However, with the technique disclosed in non-patent document 2, a mobile station, where received quality of the allocated SC group is low and where channel variation is insignificant because the mobile station does not move or moves at low-speed, is constantly given low priority in frequency scheduling and is less likely to be allocated subcarriers of good received quality, and, as a result, throughput decreases.
Moreover, if subcarriers for the SC group allocated to this low-priority mobile station are allocated to another mobile station of higher priority, it is not possible to allocate subcarriers to this low-priority mobile station in accordance with CQI, and so throughput of the mobile station decreases even further.
It is therefore an object of the present invention to provide a radio communication mobile station apparatus, a radio communication base station apparatus and a CQI reporting method that can improve throughput in multicarrier communications.
The radio communication mobile station apparatus of the present invention is a radio communication mobile station apparatus dividing a plurality of subcarriers forming a multicarrier signal into a plurality of groups and reporting a channel quality indicator for the subcarriers on a per group basis, and adopts a configuration including: a control section that performs control of periodically changing a group subject to channel quality indicator reporting amongst the plurality of groups; a generating section that generates a channel quality indicator for the subcarriers belonging to one of the plurality of groups, according to the control; and a transmitting section that transmits the generated channel quality indicator.
According to the present invention, throughput can be improved in multicarrier communications.
An embodiment of the present invention will be described below in detail with reference to the accompanying drawings.
In mobile station 100 shown in
GI removing section 103 removes the guard interval (“GI”) attached to the OFDM symbol, and outputs the OFDM symbol to FFT (Fast Fourier Transform) section 104.
By performing an FFT on the OFDM symbol inputted from GI removing section 103, FFT section 104 converts the OFDM symbol to the frequency domain and acquires the pilot symbols, pattern in formation and data symbols. The pilot symbols are inputted to SINR detecting section 108, and the pattern information and data symbols are inputted to demodulating section 105. This pattern information shows CQI reporting patterns for a plurality of SC groups.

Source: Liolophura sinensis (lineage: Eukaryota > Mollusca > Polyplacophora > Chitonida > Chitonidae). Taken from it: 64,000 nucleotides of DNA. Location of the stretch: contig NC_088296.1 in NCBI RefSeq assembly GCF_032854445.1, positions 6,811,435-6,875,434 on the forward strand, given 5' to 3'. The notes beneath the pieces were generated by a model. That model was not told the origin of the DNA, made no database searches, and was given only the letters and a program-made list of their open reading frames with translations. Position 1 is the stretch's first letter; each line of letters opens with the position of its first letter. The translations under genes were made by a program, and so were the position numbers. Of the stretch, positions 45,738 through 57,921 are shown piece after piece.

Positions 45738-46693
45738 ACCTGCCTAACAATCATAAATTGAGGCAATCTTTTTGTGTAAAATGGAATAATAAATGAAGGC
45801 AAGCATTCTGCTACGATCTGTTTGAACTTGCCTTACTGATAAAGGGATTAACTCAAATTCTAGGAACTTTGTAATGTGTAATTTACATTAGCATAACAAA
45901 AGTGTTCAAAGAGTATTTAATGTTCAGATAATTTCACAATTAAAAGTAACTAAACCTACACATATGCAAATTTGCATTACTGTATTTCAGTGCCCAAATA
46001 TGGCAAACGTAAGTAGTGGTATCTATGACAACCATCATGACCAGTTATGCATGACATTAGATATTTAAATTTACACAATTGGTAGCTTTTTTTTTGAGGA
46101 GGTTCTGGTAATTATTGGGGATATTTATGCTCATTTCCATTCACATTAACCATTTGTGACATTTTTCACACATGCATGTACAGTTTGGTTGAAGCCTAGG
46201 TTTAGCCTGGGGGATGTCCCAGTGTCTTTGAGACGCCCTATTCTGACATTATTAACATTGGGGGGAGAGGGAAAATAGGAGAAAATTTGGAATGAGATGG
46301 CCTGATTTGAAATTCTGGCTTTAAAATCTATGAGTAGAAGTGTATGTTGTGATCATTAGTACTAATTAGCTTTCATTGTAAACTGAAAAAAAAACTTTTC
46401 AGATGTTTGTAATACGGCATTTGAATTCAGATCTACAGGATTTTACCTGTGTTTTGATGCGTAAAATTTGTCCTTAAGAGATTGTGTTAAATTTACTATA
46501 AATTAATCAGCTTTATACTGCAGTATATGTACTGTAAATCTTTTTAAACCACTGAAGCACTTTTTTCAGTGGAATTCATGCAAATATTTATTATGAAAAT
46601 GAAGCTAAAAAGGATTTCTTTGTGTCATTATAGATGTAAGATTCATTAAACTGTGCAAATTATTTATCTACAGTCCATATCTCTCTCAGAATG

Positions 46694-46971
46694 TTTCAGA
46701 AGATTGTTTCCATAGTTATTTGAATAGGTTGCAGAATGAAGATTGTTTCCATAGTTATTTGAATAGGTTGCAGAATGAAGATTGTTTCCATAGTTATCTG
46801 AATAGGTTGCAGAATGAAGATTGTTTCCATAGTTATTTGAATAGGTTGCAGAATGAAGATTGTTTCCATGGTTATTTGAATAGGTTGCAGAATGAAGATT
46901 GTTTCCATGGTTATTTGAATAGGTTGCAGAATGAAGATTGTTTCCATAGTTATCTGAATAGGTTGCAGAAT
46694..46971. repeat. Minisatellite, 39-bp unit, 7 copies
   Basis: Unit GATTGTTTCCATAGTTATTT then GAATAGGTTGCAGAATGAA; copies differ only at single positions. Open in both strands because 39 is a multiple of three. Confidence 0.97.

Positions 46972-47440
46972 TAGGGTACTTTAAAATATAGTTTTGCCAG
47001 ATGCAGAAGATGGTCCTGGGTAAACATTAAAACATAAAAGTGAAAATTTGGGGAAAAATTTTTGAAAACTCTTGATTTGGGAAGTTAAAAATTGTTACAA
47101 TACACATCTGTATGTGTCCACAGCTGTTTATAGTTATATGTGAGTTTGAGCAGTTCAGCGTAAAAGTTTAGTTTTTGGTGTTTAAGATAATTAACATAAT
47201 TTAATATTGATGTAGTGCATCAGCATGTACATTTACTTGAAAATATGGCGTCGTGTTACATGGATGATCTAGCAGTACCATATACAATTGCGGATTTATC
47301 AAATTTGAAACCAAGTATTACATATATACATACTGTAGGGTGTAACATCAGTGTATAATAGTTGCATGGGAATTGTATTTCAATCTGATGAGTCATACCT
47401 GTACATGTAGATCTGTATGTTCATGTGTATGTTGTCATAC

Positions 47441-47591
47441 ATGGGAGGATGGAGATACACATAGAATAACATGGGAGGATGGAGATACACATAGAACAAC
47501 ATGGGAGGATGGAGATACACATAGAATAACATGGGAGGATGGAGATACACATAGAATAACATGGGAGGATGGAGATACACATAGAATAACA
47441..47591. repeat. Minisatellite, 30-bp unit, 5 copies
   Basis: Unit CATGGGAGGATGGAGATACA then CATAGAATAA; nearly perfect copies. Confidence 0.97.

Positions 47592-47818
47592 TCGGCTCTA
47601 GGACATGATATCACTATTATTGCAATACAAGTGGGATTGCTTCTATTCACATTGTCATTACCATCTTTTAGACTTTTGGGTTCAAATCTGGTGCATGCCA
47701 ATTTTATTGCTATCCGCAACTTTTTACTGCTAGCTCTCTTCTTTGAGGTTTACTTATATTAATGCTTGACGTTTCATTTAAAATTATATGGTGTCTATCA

Demodulating section 105 demodulates the pattern information and data symbols, and decoding section 106 decodes the pattern information and data symbols after the demodulation. In this way, received data is acquired. Moreover, the pattern information after decoding is inputted to group controlling section 107.
According to the pattern information, group controlling section 107 performs control (i.e., SC group control) for periodically changing the SC group subject to CQI reporting amongst a plurality of SC groups. For example, group controlling section 107 changes the SC group subject to CQI reporting, on a per frame or per TTI (Transmission Time Interval) basis. In this SC group control, group controlling section 107 designates the SC group subject to CQI reporting, to SINR detecting section 108 and CQI generating section 109, on a per frame or per TTI basis. Incidentally, SC group control will be described in detail later.
According to the designation from group controlling section 107, SINR detecting section 108 detects the SINR (Signal to Interference and Noise Ratio) of each subcarrier belonging to the SC group subject to CQI reporting, using the pilot symbols, and outputs the SINR to CQI generating section 109 as received quality of each subcarrier.
CQI generating section 109 has the table shown in
On the other hand, transmission data is encoded by encoding section 112, modulated by modulating section 113, and, as a result, data symbols are acquired and inputted to multiplexing section 114.